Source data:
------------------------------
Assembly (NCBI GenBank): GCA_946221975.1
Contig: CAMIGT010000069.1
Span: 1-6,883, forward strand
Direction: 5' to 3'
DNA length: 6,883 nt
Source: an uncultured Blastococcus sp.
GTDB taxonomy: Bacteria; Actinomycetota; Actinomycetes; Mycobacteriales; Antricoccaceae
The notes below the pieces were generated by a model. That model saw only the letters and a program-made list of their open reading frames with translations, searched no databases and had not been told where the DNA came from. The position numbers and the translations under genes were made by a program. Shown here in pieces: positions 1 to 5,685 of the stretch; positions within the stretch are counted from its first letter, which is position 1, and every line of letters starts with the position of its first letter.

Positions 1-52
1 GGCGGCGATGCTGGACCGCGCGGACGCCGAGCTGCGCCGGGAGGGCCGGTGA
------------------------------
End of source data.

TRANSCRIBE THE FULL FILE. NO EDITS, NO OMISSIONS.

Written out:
Assembly (NCBI GenBank): GCA_946221975.1
Contig: CAMIGT010000069.1
Span: 1-6,883, forward strand
Direction: 5' to 3'
DNA length: 6,883 nt
Source: an uncultured Blastococcus sp.
GTDB taxonomy: Bacteria; Actinomycetota; Actinomycetes; Mycobacteriales; Antricoccaceae
The notes below the pieces were generated by a model. That model saw only the letters and a program-made list of their open reading frames with translations, searched no databases and had not been told where the DNA came from. The position numbers and the translations under genes were made by a program. Shown here in pieces: positions 1 to 5,685 of the stretch; positions within the stretch are counted from its first letter, which is position 1, and every line of letters starts with the position of its first letter.

Positions 1-52
1 GGCGGCGATGCTGGACCGCGCGGACGCCGAGCTGCGCCGGGAGGGCCGGTGA